Concerns raised about airborne transmission in WA hotel quarantine
An Occupational Hygienist says failure to acknowledge COVID-19 is transmitted through the air has been putting the community at risk.
There is still confusion over how a security guard contracted COVID-19 at a Perth quarantine hotel.
Yesterday Health Minister Roger Cook said it’s likely the man caught the virus by simply sitting near the door of an infected hotel guest.
Founder and CEO of Occuhealth, Dr Julia Norris, told 6PR’s Liam Bartlett the virus can be transmitted through the air in hallways.
“We are getting increasing evidence to suggest that, that is not just possible but highly probable,” she said.
“It transmits from person to person through aerosolized particles that contain the virus.”
She said lack of ventilation and fresh air in hotel rooms can compound the issue.
“Fresh air movement and air change is really important,” she said.
“This virus is transmitted via the airborne route, so anything that impacts on the airflow within buildings is going to be a risk factor that needs to be carefully considered.”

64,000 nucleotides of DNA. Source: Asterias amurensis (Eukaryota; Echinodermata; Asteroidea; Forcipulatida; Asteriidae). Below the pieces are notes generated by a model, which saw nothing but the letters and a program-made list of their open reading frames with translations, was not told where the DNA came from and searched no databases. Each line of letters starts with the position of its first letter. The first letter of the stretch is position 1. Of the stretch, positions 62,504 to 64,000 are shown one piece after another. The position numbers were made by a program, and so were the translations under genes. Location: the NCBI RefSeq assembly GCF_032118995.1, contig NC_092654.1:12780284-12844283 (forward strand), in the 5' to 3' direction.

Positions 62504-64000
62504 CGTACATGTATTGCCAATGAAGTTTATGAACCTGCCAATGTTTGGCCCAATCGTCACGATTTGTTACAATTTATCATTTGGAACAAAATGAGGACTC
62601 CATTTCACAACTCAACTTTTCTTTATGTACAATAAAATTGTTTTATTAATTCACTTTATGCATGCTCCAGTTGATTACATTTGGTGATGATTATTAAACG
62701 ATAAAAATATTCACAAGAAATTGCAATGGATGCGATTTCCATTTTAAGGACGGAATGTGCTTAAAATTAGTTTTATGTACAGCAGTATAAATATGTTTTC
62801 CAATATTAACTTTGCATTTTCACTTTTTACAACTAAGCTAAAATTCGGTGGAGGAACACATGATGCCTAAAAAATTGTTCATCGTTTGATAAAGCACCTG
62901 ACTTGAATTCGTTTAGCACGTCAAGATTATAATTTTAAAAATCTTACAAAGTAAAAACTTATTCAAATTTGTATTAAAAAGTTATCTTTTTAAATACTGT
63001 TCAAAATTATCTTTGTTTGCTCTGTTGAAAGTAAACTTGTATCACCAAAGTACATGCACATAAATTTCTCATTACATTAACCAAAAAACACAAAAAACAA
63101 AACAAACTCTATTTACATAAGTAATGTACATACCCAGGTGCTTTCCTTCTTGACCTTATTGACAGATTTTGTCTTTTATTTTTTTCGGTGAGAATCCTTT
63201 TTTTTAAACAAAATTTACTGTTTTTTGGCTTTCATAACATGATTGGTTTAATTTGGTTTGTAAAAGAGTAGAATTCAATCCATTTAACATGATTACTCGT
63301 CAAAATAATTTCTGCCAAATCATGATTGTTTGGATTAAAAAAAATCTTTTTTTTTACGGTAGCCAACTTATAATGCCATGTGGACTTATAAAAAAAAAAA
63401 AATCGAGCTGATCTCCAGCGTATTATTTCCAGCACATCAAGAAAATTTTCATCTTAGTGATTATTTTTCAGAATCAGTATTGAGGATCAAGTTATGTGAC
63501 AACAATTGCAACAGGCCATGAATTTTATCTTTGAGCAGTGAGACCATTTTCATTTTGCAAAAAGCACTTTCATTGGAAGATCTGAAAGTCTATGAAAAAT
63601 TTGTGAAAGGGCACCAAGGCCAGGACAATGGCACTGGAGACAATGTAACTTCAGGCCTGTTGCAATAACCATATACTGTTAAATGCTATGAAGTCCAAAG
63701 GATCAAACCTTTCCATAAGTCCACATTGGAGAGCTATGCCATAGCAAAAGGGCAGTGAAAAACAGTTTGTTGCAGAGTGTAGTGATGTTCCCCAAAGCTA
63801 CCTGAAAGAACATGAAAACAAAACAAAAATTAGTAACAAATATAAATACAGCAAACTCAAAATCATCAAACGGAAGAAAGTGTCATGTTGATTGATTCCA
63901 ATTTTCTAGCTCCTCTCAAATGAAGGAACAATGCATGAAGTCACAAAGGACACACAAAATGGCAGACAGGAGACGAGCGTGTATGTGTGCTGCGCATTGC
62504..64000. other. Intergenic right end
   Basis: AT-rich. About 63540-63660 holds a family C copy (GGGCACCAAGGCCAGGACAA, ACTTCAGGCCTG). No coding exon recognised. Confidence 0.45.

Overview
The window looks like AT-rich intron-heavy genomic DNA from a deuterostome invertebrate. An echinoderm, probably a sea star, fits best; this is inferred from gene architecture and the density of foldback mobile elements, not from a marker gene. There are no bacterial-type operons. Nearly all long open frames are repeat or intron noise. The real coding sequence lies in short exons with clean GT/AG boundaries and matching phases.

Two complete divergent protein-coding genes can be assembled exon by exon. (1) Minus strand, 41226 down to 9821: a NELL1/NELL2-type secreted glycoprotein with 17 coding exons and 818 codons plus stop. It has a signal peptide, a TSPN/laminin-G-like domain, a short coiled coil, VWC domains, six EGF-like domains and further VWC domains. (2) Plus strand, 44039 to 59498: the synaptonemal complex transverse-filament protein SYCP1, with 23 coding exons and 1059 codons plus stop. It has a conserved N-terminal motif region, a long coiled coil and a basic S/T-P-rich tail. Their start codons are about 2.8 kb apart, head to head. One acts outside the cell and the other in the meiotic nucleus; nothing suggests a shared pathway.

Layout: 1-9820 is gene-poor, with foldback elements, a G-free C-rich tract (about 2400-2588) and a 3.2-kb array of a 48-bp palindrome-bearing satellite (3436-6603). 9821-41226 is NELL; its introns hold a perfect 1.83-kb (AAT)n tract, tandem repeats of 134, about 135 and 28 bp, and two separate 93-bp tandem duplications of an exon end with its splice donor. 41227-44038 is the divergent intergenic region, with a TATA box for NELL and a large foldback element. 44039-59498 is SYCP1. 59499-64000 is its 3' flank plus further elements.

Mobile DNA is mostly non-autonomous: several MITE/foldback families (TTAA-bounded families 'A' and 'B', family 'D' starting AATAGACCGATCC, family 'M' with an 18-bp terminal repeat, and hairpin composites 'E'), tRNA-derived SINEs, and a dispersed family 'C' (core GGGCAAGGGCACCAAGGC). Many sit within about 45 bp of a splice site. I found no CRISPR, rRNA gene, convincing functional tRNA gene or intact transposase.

When the security guard became infected masks were not mandatory for security guards in WA’s hotel quarantine system.
Yesterday WA’s director of communicable disease control, Dr Paul Armstrong, said wearing a mask for 12 hours while sitting in a chair was an “uncomfortable situation.”
But the prospect of airborne transmission prompted health authorities to concede masks should be worn, and now all security guards will be required to wear masks at all times when working at quarantine hotels.
“Any appropriate risk assessment of this scenario would suggest their is a risk of coming into contact with high risk travellers … so we should be applying the most stringent form of control,” Dr Norris said.
Click play to hear the full interview.
(Photo: iStock by Getty Images.)